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Breast augmentation requires the placement of an implant to create its desired effects. To put the implant in place, a skin incision is needed of which the three standard options are the inframmary crease (lower breast fold), the areolar area (nipple) and a transaxillary (armpit) location. Each of these breast implant incisions have their own unique advantages and disadvantages but does this location play any role in increasing or lowering the risk of breast augmentation complications?

Plastic surgeons usually have their incision preference and patients often do as well. Surgeons choose their choice of incision based on experience, comfort and the type of breast implant. Patients are exclusively focused on their concern about the visibility of the scar.

In the October 2012 issue of the Aesthetic Plastic Surgery (Journal of the International Society of Aesthetic Plastic Surgery), a paper was published on this issue entitled ‘ Comparison of Breast Augmentation Incisions and Common Complications’. Over a five year period, the authors reviewed over 600 women who had an isolated primary breast augmentation comparing incision location, implant type and location and postoperative complications. No statistically significant association was found between incision location and complications such as infection, hematoma, implant rupture or capsular contracture. They conclude that all three incision locations are safe for breast augmentation.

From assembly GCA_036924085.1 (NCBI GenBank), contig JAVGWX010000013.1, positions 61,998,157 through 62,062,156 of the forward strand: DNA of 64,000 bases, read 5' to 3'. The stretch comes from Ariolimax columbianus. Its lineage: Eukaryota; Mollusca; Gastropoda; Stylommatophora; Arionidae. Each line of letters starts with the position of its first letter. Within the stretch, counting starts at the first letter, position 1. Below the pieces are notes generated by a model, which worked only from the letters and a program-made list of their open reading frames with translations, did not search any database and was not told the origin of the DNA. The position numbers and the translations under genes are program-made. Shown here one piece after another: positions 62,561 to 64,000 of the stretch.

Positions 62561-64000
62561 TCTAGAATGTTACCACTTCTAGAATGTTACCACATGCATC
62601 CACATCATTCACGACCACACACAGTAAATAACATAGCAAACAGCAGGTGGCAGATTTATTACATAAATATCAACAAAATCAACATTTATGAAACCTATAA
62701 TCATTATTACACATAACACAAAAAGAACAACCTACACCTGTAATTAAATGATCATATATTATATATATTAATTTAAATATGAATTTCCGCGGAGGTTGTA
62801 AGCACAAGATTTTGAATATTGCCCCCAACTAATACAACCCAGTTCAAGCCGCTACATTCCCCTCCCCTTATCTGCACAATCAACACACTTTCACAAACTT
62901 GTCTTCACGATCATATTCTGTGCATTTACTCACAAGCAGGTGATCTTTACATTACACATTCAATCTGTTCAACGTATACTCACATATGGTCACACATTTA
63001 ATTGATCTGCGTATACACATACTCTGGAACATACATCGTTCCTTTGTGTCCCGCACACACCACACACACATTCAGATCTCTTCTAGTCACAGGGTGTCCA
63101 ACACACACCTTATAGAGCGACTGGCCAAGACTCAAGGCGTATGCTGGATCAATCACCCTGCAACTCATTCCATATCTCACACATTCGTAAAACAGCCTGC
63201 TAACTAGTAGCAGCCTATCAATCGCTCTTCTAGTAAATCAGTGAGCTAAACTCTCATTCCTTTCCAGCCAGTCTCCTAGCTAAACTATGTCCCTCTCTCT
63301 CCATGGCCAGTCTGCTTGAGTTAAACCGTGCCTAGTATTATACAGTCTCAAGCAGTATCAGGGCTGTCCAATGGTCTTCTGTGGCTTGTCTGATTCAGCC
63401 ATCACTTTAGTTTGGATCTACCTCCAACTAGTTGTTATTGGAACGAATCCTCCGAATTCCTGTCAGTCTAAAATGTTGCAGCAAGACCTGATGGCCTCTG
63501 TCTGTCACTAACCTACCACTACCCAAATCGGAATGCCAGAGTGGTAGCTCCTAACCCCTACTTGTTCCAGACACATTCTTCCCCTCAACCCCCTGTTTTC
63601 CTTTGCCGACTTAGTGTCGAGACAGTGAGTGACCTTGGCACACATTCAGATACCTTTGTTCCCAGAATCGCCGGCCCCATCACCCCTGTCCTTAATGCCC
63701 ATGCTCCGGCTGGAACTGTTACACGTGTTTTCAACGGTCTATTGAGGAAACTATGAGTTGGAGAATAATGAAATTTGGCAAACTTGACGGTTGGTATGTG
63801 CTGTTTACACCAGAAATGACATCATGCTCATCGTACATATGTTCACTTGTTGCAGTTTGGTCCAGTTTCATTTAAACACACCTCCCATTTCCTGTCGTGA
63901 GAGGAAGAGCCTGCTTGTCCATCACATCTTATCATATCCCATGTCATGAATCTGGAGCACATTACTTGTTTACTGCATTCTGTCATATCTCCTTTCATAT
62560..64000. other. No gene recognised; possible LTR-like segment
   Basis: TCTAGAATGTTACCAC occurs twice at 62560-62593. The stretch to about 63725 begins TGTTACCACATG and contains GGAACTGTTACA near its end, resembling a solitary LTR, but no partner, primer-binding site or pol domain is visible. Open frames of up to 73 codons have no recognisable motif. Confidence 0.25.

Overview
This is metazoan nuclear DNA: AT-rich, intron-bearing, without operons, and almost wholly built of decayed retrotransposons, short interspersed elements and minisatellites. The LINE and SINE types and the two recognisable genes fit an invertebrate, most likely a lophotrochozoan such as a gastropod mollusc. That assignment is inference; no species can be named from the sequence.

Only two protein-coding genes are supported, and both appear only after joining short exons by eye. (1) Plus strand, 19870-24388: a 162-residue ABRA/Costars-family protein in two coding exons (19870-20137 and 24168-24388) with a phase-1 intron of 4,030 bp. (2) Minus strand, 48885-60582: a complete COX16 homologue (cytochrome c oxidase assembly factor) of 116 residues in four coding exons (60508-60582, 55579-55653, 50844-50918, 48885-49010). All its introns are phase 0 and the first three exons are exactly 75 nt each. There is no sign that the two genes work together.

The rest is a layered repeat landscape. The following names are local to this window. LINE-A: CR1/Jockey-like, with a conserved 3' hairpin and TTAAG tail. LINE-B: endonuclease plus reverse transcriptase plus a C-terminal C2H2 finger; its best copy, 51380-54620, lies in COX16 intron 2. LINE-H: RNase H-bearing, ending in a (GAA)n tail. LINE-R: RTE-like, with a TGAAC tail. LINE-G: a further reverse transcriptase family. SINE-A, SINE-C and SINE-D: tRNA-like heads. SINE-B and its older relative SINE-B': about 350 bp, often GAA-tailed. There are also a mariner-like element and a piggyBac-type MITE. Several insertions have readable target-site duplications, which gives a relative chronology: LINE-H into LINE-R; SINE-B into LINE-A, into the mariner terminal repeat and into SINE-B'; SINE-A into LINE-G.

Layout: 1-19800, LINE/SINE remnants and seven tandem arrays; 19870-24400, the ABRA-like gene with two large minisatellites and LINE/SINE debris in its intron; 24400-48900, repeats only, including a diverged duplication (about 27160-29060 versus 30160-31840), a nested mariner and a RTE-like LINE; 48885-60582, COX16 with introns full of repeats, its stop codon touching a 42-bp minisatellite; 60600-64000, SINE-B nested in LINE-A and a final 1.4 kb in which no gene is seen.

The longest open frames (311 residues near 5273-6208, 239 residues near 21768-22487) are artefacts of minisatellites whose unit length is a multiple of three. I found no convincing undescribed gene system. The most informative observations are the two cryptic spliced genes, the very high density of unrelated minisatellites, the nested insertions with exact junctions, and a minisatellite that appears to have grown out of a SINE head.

Surveys of common practices in breast augmentation surgery show that that nearly two-thirds of plastic surgeons choose the inframammary incision. The periareolar and the transxillary incisions make up the remaining one-third with most of these being the periareolar. Most of the time patients do not have a particular preference and will go with the incision the plastic surgeons recommends. In those patients that have a preference it is almost always the transaxillary approach and it is because they have opted for a saline-filled implant.

While the plastic surgeon and the patient may have their incisonal preferences in breast augmentation, the lack of complication differences between any of them allows each approach to be used based on perceived other advantages.

Dr. Barry Eppley

Indianapolis, Indiana

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